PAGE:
The Centers for Disease Control (CDC) is warning that alpha-gal syndrome (AGS) is widely undiagnosed, with one study finding nearly half of healthcare providers weren’t familiar with the tick-bite driven allergic reaction to meat and meat byproducts.
While 110,000 suspected cases were reported between 2010 and 2022, the CDC says the actual number may be as high as 450,000 because diagnosis requires a clinical exam and diagnostic test and many healthcare providers aren’t familiar with the condition.
It cites a study of 1,500 family/general practitioners, internists, pediatricians, nurse practitioners and physician assistants that found nearly half had not heard of AGS; a third were “not too confident” that they could diagnose or manage it, with only 5 percent confident in their ability to do so.
Even of those aware of AGS, nearly half said they didn’t know the correct test to order or correctly answered all three questions related to etiology, testing, and patient counseling.
“It’s critical for clinicians to be aware of AGS so they can properly evaluate, diagnose, and manage their patients and also educate them on tick-bite prevention to protect patients from developing this allergic condition,” said Dr. Ann Carpenter, epidemiologist and lead author of the paper.
Evidence indicates AGS comes from the bite of the lone star tick, although other ticks have not been ruled out as a possible source. It is found more often in the South, Midwest and Mid-Atlantic regions.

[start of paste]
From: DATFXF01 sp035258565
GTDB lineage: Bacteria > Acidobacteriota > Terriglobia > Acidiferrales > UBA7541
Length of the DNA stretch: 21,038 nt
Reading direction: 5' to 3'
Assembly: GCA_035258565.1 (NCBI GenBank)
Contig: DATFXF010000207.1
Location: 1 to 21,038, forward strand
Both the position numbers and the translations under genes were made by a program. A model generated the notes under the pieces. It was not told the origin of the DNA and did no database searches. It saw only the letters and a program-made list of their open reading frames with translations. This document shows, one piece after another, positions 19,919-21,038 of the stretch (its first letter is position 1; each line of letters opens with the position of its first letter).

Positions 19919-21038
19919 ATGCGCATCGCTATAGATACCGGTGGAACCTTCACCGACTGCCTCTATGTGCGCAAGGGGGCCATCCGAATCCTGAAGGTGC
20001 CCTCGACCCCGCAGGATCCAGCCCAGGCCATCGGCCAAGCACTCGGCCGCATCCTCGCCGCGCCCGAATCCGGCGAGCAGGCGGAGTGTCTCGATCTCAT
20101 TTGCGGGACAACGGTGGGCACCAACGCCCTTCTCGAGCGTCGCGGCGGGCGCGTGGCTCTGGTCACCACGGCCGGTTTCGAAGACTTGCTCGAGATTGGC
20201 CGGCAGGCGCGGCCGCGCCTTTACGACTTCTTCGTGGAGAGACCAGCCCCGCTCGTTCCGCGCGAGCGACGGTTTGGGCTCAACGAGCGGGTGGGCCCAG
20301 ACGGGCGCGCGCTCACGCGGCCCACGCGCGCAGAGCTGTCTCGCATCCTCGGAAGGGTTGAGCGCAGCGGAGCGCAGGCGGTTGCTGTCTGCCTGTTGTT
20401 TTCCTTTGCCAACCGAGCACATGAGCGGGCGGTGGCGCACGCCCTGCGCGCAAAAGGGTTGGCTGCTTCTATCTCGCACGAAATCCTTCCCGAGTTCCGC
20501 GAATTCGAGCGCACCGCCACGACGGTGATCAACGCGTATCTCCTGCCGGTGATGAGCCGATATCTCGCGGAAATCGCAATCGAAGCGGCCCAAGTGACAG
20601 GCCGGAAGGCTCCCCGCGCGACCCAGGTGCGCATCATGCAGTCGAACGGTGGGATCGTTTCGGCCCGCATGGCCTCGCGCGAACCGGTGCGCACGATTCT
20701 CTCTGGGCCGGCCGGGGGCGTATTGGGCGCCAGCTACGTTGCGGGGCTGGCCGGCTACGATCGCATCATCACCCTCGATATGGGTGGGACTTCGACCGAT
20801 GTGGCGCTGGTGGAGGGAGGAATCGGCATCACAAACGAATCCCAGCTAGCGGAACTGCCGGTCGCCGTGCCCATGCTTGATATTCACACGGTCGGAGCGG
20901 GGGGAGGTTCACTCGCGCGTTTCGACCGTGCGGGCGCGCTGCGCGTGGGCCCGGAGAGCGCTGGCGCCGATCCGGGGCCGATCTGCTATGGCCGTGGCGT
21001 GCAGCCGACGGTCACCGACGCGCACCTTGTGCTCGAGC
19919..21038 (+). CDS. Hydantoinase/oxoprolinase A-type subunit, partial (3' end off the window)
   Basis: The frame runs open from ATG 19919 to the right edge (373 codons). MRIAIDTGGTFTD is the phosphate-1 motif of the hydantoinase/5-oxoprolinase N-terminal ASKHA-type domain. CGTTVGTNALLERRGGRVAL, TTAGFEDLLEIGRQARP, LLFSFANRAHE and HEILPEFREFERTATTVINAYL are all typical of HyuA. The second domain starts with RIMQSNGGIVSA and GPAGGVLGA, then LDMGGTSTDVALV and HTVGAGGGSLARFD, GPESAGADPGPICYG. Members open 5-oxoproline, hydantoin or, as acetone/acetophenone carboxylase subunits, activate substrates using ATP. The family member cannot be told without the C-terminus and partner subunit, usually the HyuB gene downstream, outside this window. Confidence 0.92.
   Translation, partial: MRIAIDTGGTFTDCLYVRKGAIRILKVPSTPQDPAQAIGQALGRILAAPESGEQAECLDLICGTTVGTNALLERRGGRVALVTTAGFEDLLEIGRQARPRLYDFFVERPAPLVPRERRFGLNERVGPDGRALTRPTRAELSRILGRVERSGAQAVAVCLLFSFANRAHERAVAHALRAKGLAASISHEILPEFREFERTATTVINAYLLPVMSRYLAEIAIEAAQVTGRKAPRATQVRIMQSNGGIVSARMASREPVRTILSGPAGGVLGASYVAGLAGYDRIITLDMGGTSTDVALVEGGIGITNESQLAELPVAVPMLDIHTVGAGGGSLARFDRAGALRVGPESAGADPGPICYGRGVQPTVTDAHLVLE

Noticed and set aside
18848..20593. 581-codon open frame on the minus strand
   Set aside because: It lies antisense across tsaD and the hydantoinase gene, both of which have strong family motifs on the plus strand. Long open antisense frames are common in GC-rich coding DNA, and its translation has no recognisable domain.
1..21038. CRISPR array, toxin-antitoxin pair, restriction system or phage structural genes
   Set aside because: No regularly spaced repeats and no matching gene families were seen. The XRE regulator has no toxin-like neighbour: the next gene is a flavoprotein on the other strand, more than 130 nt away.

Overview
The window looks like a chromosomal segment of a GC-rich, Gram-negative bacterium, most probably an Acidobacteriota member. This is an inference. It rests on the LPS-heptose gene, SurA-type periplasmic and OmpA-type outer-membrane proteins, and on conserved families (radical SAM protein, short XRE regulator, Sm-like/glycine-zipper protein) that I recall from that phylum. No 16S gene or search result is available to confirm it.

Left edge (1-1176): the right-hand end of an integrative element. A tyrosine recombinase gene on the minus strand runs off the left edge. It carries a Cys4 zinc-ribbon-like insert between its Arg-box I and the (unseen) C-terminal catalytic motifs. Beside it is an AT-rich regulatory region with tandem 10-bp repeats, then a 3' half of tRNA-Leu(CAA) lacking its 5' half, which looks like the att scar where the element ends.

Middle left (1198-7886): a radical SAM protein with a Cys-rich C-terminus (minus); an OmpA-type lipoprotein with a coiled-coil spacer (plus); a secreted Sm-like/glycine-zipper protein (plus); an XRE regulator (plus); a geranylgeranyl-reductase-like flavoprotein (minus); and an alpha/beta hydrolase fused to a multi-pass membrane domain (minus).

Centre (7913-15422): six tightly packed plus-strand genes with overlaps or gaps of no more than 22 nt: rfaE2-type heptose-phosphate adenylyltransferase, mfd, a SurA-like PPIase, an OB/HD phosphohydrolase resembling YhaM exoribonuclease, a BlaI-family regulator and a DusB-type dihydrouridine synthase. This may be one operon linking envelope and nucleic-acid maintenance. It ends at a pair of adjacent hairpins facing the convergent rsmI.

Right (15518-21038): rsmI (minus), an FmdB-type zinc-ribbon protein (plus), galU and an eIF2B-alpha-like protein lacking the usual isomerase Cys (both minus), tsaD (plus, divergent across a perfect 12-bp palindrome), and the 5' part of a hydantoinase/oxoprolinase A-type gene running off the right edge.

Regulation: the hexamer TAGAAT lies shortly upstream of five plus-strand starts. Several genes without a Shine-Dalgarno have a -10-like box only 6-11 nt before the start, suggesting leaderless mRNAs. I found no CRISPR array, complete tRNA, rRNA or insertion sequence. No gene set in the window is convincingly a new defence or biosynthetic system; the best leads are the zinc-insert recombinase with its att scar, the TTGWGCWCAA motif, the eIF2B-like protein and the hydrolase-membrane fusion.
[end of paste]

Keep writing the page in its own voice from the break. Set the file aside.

Alpha-gal is a sugar found in mammal meat, including beef, pork, lamb and venison, and products from mammals, including milk and gelatin. Symptoms, which typically occur two to six hours after eating food containing alpha-gal, are wide ranging and can include hives or itchy rash; nausea or vomiting; heartburn or indigestion; diarrhea; cough; shortness of breath or difficulty breathing; drop in blood pressure; swelling of the lips, throat, tongue, or eye lids; dizziness or faintness; or severe stomach pain, according to the CDC.
“The burden of alpha-gal syndrome in the United States could be substantial given the large percentage of cases suspected to be going undiagnosed due to non-specific and inconsistent symptoms, challenges seeking healthcare, and lack of clinician awareness,” said Dr. Johanna Salzer, another of the paper’s authors. “It’s important that people who think they may suffer from AGS see their healthcare provider or an allergist, provide a detailed history of symptoms, get a physical examination, and a blood test that looks for specific antibodies (proteins made by your immune system) to alpha-gal.”
AGS isn’t the only tick borne illness. Learn more about Lyme disease and Rocky Mountain spotted fever here.
The contents of this feature are not provided or reviewed by NPWH.